SCHAFSTALL V. SCHAFSTALL

Annotate this Case
Download PDF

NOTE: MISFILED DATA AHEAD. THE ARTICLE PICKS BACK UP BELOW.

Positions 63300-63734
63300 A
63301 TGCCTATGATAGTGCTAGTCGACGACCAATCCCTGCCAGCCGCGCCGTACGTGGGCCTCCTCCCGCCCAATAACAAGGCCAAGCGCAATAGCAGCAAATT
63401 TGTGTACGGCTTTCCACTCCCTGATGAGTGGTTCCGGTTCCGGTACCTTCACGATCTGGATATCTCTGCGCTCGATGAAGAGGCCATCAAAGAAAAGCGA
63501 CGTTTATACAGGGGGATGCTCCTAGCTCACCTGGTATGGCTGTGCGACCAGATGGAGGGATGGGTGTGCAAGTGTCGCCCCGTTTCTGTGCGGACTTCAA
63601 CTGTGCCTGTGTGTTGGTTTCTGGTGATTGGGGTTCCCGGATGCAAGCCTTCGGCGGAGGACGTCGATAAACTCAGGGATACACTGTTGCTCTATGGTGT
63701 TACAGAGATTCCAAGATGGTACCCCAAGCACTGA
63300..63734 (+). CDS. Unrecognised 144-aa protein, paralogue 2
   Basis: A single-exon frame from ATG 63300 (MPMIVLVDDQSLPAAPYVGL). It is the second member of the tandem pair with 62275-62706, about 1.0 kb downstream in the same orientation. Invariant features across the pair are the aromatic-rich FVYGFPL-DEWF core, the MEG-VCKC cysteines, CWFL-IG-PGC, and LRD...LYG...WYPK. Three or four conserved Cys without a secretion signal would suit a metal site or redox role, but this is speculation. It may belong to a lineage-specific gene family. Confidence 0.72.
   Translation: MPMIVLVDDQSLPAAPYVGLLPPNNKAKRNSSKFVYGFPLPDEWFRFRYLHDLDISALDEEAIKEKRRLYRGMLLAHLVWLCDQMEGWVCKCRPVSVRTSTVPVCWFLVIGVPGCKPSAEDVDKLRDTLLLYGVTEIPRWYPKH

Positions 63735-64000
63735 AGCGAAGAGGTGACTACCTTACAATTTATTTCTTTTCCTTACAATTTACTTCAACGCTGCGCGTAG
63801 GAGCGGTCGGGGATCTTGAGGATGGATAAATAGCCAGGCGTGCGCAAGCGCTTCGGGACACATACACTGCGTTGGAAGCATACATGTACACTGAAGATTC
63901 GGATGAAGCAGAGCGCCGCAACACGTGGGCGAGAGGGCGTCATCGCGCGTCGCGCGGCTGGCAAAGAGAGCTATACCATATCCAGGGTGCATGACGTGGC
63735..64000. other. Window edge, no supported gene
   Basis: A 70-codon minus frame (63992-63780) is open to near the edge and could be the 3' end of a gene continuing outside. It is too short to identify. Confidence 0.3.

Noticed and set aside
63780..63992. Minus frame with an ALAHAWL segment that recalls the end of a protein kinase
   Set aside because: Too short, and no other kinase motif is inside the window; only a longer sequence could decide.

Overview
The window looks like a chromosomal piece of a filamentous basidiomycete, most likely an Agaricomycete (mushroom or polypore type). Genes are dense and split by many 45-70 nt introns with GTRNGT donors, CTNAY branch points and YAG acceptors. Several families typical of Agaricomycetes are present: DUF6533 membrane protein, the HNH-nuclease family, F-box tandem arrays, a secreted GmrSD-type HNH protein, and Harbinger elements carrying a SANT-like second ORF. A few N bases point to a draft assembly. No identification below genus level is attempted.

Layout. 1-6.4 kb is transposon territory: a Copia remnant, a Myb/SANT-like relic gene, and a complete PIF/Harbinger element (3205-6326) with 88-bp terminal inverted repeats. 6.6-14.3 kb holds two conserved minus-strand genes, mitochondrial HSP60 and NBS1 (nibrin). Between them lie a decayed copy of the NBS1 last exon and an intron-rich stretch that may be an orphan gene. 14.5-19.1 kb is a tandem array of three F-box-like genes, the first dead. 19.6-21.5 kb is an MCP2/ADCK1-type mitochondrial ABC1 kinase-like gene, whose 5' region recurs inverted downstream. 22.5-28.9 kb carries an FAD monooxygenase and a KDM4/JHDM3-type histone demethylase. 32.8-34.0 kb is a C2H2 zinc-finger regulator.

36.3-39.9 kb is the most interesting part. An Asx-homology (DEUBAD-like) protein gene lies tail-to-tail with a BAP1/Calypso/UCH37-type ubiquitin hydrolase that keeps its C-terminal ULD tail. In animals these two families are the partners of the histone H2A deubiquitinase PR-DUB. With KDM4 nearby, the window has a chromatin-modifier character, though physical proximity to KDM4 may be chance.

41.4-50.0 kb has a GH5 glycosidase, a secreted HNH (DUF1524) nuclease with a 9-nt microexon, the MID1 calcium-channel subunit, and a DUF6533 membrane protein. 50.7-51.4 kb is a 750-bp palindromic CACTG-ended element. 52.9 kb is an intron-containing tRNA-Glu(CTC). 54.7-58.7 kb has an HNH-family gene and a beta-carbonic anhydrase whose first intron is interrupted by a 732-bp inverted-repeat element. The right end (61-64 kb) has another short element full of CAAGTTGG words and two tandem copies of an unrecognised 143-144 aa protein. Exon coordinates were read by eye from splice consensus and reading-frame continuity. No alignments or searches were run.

Third District Court of Appeal State of Florida Opinion filed February 22, 2017. Not final until disposition of timely filed motion for rehearing. ________________ No. 3D16-1756 Lower Tribunal No. 14-194-P ________________ Michelle Bible Schafstall, Appellant, vs. Charles Clifford Schafstall, Appellee. An Appeal from the Circuit Court for Monroe County, Luis M. Garcia, Judge. Michelle Bible Schafstall, in proper person. The Manz Law Firm, and Michelle C. Klinger, for appellee. Before WELLS, ROTHENBERG, and LAGOA, JJ. ROTHENBERG, J. Michelle Bible Schafstall (“the former wife”) appeals from findings contained in the final judgment of dissolution of marriage entered by the trial court. Specifically, she disputes the trial court’s findings and calculation of her monthly income. Because we find that the trial court’s findings are supported by competent, substantial evidence, we affirm. BACKGROUND The former wife and Charles Clifford Schafstall (“the former husband”) were married in 1992. They have four minor children. The petition for dissolution of marriage was filed in 2014, and the trial court entered a final judgment granting the petition in July 2016. Pursuant to the marital settlement agreement entered into by the parties and adopted by the trial court, the parties agreed to abide by a 50/50 timesharing schedule with the children. The marital settlement agreement also provides that the former wife shall have exclusive use and occupancy of the marital home until their children reach the age of majority; the former husband will pay for the entire mortgage, home insurance, and taxes on the marital home; and the former husband will receive a credit from the proceeds of the sale of the marital home to compensate for his payments during the former wife’s exclusive use and occupancy of the home. The marital settlement agreement did not resolve the issue of child support, and the subject of this appeal is the computation of the 2 former wife’s income for the purpose of determining the amount of child support to be paid by the former husband. The former husband works as a fishing guide, earning $84,427 in gross income. The former wife has a bachelor’s degree in business management and has worked as a bookkeeper in various capacities. Before she was terminated in November 2012, she was employed part-time as a bookkeeper, earning $20 per hour and working twenty hours per week. Since then, she has performed some bookkeeping services for her mother’s business. Her mother, in turn, pays the former wife’s cell phone bill. The former wife claims that she suffers from chronic fatigue syndrome and is, therefore, unable to work. In the final judgment, the trial court made findings as to the parties’ respective incomes for the purpose of determining child support. When computing the former wife’s income, the trial court included the former wife’s receipt of an $834 monthly adoption subsidy and the former husband’s monthly alimony payment to the former wife in the amount of $400. The former wife has not appealed these findings. Additionally, the trial court calculated the former wife’s monthly income to include the following: (1) the cost of the marital home’s monthly mortgage payment as an in kind contribution paid for by the former husband in the amount of $1,300; (2) in kind contributions from the former wife’s mother in the amount of $250; and (3) part-time imputed income for the former 3 wife’s unemployment in the amount of $487.50. Relying on the child support guidelines, the trial court ordered the former husband to pay $798.99 a month for child support. The former wife only appeals the three following aspects of the trial court’s computation of her gross monthly income: (1) the in kind contribution of the former husband’s monthly mortgage payment for the marital home; (2) the in kind contributions from the former wife’s mother; and (3) the former wife’s parttime imputed income. ANALYSIS The trial court has discretion in determining the amount of alimony or child support. Castillo v. Castillo, 59 So. 3d 221 (Fla. 3d DCA 2011). Accordingly, we will only reverse the trial court’s determinations as to these issues “where no reasonable man would take the view adopted by the trial court.” Canakaris v. Canakaris, 382 So. 2d 1197, 1203 (Fla. 1980). Additionally, the trial court’s imputation of income to a spouse will be upheld if it is supported by competent, substantial evidence. Martinez v. Martinez, 995 So. 2d 1091, 1095 (Fla. 3d DCA 2008); Schram v. Schram, 932 So. 2d 245, 249 (Fla. 4th DCA 2005). I. The in kind contribution of the former husband’s monthly mortgage payments Contrary to the former wife’s contention, the trial court was required to include in its calculation of the former wife’s gross monthly income the value of the mortgage payments paid by the former husband as in kind contributions. 4 According to the statutory guidelines for child support, the trial court’s calculation of a spouse’s gross income shall include “[r]eimbursed expenses or in kind payments to the extent that they reduce living expenses.” § 61.30(2)(a)13., Fla. Stat. (2014). This category includes housing expenses. See George v. George, 93 So. 3d 464, 468 (Fla. 2d DCA 2012); Bryan v. Bryan, 765 So. 2d 829, 833 (Fla. 1st DCA 2000); Thomas v. Thomas, 712 So. 2d 822, 824 (Fla. 2d DCA 1998); Chapoteau v. Chapoteau, 659 So. 2d 1381, 1384 (Fla. 3d DCA 1995). In the instant case, it was not only proper, but it was also mandatory, for the trial court to consider, when calculating the former wife’s gross monthly income, the fact that the former wife was awarded exclusive possession of the marital home until the children reach the age of majority and that the former husband will be required to pay for the mortgage, taxes, and insurance for the marital home for the entire duration of the former wife’s exclusive occupancy of the home. Jacob v. Jacob, 26 So. 3d 11, 12 (Fla. 2d DCA 2009) (finding that it was an abuse of discretion for the trial court to fail to consider the fact that the husband was paying for the marital home’s mortgage, utilities, and upkeep when completing the child support guidelines worksheet). We therefore find no error with the trial court including the mortgage payments in the former wife’s gross monthly income. II. The in kind contributions from the former wife’s mother 5 We also find that the trial court properly included the in kind contributions from the former wife’s mother in calculating the former wife’s gross monthly income. § 61.046(8), Fla. Stat. (2014) (stating that the definition of “income” includes “any form of payment to an individual . . . made by any person”); § 61.30(2)(a)13., Fla. Stat. (2014); Cooper v. Kahn, 696 So. 2d 1186, 1188 (Fla. 3d DCA 1997) (holding that the trial court correctly imputed income to the wife based on the continued monthly payments the wife’s mother made to cover the wife’s living expenses); Porzio v. Porzio, 760 So. 2d 1075, 1077 (Fla. 5th DCA 2000) (affirming the trial court’s imputation of income to the husband because its imputation was supported by the husband’s own financial affidavit and testimony heard at trial). The trial court’s inclusion of the former wife’s mother’s in kind contributions in the amount of $250 per month was based on the former wife’s testimony that her mother paid for her cell phone bill. Additionally, the former wife’s financial affidavit states that she pays $250 for her phone services. Thus, the record evidence supports the trial court’s inclusion of these $250 in kind contributions in the calculation of the former wife’s income. III. The former wife’s imputed income for voluntary unemployment Lastly, we address the former wife’s claim that the trial court erred by imputing income to her for voluntary unemployment. When determining child 6 support, the trial court must impute income to a parent if the trial court finds that the parent is voluntarily unemployed or underemployed, unless the trial court finds that the parent suffers from a “physical or mental incapacity or other circumstance over which the parent has no control.” § 61.30(2)(b), Fla. Stat. (2014); ZaryckiWeig v. Weig, 25 So. 3d 573, 575 (Fla. 4th DCA 2009) (finding that the trial court’s imputation of income based on the wife’s voluntary unemployment was supported by competent substantial evidence, even though she presented evidence that she was disabled, because the husband presented evidence that she partook in physically demanding activities and she admitted to working during the marriage); Fitzgerald v. Fitzgerald, 912 So. 2d 363, 368 (Fla. 2d DCA 2005); Smith v. Smith, 872 So. 2d 397, 399 (Fla. 1st DCA 2004). The trial court made the following findings to support its imputation of income to the former wife for her voluntary unemployment: (1) the former wife’s refusal to work, although she admitted in a deposition taken in this case that she can work part-time; (2) the former wife’s concession that she used to work twenty hours per week earning $20 per hour when she was working as a bookkeeper in 2012, despite suffering from the same chronic fatigue syndrome at that time; and (3) the testimony of the former wife’s expert witness regarding the former wife’s ability to work was based on the former wife’s self-reported condition, as opposed to an independent scientific and medical evaluation. See Wald v. Grainger, 64 So. 7 3d 1201, 1205 (Fla. 2011) (recognizing that the trier of fact “is free to weigh the opinion testimony of expert witnesses, and either accept, reject or give that testimony such weight as it deserves considering the witnesses’ qualifications, the reasons given by the witness for the opinion expressed, and all the other evidence in the case, including lay testimony”); Easkold v. Rhodes, 614 So. 2d 495, 497-98 (Fla. 1993) (finding that the trier of fact may reject expert testimony, which in that case was on the issue of the permanency of the plaintiff’s injuries, where the expert’s medical opinions were premised on the plaintiff’s self-reported medical history). Based on its evaluation of the evidence, the trial court imputed income to the former wife at a rate of fifteen hours every other week, at $15 per hour—an amount which is less than the amount of hours the former wife had worked and the amount she had earned during the course of her most recent employment. These factual findings and determinations are supported by competent substantial evidence, and “[t]his court will not second-guess the trial court’s finding that the wife’s evidence of her inability to work was not credible.” Zarycki-Weig, 25 So. 3d at 575. CONCLUSION In conclusion, we find that the record evidence supports the trial court’s inclusion of the former husband’s mortgage payments on the marital home, the 8 former wife’s mother’s in kind contributions, and the former wife’s imputed income for her voluntary unemployment. Because the record contains competent substantial evidence in support of these findings, we affirm the final judgment of dissolution of marriage entered by the trial court. Additionally, we find that the former wife’s remaining arguments are without merit, and therefore decline to specifically address them here. Affirmed. 9